When provided the proper water conditions, however, they should be less likely to try to escape.
Though they are good climbers, they will occasionally fall off something and wind up on their backs.
This could be because they were trying to climb on a plant that couldn’t support their weight or because they slipped and fell off the glass.
In some cases, it could also happen because your fish is bullying them.
If they don’t have anything they can grab onto, they might not be able to right themselves.
In that case, you should lend a hand and turn them right side up again.
Tank setup is perhaps one of the most important aspects of keeping nerite snails.
Having the right food, water conditions, and habitat can set you up with an almost maintenance free addition to your aquarium.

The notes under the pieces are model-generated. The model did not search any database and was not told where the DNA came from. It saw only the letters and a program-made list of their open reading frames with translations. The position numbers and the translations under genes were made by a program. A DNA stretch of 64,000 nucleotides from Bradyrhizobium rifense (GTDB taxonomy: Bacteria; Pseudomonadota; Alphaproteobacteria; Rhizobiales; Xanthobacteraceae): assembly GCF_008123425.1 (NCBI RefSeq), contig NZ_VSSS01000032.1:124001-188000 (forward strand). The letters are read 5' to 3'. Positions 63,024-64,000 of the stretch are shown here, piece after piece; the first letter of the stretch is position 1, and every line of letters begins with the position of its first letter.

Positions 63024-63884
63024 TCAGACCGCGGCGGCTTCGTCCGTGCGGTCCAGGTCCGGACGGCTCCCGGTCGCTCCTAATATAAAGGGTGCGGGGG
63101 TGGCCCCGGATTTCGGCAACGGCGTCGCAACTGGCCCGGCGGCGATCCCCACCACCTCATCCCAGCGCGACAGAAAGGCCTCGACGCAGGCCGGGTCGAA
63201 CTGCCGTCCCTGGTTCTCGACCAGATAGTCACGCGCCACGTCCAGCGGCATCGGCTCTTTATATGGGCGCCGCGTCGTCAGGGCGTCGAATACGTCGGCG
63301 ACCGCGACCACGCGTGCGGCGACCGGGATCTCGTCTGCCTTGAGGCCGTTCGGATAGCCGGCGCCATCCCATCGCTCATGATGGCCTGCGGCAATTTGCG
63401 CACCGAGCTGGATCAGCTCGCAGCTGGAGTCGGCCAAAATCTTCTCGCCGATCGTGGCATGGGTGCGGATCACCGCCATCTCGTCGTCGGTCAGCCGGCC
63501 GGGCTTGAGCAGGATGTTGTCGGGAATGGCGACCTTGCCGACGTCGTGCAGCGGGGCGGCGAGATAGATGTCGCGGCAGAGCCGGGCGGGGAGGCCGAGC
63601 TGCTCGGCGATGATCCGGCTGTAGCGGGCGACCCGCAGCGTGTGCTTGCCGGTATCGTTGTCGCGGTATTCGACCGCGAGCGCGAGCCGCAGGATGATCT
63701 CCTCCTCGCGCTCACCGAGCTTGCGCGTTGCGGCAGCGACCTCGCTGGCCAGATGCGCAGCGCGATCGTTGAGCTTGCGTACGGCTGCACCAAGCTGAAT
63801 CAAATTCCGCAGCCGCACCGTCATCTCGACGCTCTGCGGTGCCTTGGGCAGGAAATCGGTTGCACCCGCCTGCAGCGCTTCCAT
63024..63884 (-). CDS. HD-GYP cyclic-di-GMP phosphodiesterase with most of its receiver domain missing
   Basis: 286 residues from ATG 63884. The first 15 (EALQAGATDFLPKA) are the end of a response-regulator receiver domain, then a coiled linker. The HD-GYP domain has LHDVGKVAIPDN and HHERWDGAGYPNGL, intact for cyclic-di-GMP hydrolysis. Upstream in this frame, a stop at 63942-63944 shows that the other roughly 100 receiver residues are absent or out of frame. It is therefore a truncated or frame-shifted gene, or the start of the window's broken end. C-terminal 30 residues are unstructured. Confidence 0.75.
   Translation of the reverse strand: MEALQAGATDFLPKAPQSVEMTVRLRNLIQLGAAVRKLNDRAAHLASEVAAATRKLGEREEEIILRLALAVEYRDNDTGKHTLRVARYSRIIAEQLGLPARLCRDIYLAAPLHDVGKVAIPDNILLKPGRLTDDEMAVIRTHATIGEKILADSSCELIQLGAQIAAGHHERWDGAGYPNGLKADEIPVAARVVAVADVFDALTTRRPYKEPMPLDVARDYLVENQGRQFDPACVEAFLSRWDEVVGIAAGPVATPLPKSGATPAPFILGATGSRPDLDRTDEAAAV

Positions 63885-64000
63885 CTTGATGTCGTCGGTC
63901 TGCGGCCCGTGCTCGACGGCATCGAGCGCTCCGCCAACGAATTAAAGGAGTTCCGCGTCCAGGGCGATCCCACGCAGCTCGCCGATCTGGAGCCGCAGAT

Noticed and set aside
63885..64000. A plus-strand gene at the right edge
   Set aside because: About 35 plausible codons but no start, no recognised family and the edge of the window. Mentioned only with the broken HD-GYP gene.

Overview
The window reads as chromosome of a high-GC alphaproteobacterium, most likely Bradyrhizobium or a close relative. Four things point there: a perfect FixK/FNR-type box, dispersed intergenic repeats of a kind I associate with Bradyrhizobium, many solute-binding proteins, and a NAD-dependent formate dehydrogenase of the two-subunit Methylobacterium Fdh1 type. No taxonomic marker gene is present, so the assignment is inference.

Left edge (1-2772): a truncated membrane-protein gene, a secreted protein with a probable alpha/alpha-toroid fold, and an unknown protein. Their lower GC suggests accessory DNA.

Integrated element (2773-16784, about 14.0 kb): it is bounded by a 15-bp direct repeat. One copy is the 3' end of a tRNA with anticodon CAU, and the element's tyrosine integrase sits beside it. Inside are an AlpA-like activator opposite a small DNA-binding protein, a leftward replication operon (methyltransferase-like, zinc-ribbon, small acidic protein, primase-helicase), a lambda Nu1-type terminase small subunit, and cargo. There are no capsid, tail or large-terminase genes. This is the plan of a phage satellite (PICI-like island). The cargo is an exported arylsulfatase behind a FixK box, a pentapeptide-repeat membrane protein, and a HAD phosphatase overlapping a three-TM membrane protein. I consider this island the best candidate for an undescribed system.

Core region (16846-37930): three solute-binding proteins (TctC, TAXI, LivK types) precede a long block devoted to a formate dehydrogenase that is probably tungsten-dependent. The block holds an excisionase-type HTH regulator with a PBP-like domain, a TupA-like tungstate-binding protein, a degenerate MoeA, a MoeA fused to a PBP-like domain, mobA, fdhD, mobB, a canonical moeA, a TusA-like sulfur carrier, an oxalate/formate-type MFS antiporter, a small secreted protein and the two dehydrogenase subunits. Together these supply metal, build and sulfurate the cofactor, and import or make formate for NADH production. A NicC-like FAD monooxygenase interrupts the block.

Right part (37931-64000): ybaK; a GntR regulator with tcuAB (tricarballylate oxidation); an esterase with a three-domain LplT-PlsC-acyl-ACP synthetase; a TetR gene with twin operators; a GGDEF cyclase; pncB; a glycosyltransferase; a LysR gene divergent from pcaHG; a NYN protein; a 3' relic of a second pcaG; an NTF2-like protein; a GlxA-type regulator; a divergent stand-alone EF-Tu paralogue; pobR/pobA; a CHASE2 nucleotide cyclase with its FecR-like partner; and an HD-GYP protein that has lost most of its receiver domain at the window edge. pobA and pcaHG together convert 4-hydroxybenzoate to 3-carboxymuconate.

If your tank is too far out of balance, however, you can spend a lot of time and effort trying to fix problems and save them.
The first thing we need to cover is water parameters.
Nerite snails like relatively high PH of 7.5-8.5 (higher in this range is better) and water with a hardness of 5-12 (preferably towards the middle of this range).
This is important, because if your PH and dKH is too low, your snails can start developing holes in their shells.
The most commonly used test kit – the API Freshwater Master Test Kit – does not contain a test for Carbonate Hardness (dKH). You’ll want to buy a separate test kit for hardness and test that as well if you’re planning on keeping nerites.
If your dKH or PH is too low, you can raise them with products from Seachem or another manufacturer available at your local fish store.
Nerite Snails and Saltwater
There are some snails that won’t tolerate salt at all.
Even just adding salt to cure ich is out of the question.
Nerite snails are not one of these snails. They love salt.
Nerite snails can live in a wide range of salinity – from freshwater tanks all the way up to full saltwater reef tanks.
They are naturally found in estuaries where freshwater rivers are dumping into saltwater bodies, so they are used to being in an environment where there is a variable amount of salt depending on when and where they are.